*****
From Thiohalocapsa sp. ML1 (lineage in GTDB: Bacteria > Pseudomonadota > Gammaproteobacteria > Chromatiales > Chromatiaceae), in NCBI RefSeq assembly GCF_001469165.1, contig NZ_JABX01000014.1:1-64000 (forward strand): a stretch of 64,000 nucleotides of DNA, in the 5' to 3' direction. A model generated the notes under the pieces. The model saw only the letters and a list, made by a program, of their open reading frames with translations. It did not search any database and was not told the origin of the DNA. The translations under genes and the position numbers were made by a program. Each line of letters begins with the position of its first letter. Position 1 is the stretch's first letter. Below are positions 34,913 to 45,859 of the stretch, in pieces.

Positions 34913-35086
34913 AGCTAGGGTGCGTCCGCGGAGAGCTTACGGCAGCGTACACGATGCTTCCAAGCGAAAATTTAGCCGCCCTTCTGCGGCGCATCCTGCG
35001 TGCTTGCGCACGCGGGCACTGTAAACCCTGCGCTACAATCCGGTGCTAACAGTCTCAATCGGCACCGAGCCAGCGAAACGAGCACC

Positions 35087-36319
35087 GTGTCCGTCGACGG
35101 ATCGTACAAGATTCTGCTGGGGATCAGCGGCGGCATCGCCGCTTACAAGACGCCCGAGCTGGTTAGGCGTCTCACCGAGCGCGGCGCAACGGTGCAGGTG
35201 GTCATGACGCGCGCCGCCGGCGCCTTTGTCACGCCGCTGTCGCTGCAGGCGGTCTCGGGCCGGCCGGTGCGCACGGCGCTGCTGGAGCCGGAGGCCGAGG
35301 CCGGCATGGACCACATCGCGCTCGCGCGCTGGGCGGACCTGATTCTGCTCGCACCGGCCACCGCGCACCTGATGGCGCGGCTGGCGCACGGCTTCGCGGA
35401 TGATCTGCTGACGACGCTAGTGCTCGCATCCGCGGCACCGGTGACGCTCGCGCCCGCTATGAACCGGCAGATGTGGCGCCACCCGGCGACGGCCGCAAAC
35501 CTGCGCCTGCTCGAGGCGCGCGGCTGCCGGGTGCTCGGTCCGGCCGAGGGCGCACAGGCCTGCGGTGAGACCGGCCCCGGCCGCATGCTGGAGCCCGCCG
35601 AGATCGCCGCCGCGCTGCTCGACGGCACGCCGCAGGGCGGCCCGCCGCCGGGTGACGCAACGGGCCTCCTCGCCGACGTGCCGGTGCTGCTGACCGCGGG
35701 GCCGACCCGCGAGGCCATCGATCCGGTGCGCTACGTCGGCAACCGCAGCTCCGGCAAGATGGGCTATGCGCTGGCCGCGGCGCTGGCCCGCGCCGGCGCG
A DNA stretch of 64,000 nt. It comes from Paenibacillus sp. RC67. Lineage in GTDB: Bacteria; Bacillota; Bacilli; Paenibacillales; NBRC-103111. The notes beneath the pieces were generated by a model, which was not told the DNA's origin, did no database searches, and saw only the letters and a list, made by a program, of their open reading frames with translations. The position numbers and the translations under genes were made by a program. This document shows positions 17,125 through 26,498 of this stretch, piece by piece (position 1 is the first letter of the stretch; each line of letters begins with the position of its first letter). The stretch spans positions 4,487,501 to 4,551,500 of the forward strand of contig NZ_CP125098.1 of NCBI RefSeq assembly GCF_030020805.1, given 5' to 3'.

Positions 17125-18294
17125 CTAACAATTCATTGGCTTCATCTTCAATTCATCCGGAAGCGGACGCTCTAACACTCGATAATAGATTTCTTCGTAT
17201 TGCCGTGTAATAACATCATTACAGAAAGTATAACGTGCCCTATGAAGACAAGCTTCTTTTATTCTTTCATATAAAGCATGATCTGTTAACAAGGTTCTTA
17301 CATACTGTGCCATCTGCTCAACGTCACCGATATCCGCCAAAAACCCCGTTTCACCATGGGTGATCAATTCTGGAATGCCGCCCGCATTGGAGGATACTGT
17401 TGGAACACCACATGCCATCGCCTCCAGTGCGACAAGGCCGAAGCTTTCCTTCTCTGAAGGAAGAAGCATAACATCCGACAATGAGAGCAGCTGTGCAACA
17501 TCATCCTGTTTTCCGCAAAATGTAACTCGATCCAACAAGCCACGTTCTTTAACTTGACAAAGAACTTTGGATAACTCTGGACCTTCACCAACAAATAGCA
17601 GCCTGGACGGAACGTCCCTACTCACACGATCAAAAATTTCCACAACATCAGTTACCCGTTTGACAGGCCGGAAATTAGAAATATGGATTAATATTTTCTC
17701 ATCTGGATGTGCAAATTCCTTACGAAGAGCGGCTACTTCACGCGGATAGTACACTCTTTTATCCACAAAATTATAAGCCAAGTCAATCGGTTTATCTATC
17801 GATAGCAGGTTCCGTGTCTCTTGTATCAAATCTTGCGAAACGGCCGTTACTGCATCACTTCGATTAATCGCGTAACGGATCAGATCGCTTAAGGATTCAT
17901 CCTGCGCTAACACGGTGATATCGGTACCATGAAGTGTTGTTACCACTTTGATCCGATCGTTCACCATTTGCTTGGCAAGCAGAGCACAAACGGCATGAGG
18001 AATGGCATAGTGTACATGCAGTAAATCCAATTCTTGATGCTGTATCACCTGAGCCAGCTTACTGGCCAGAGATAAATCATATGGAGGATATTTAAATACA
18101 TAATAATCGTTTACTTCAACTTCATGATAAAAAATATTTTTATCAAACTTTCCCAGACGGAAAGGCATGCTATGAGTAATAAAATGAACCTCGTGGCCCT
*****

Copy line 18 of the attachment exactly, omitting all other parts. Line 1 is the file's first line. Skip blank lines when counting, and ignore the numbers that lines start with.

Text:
17301 CATACTGTGCCATCTGCTCAACGTCACCGATATCCGCCAAAAACCCCGTTTCACCATGGGTGATCAATTCTGGAATGCCGCCCGCATTGGAGGATACTGT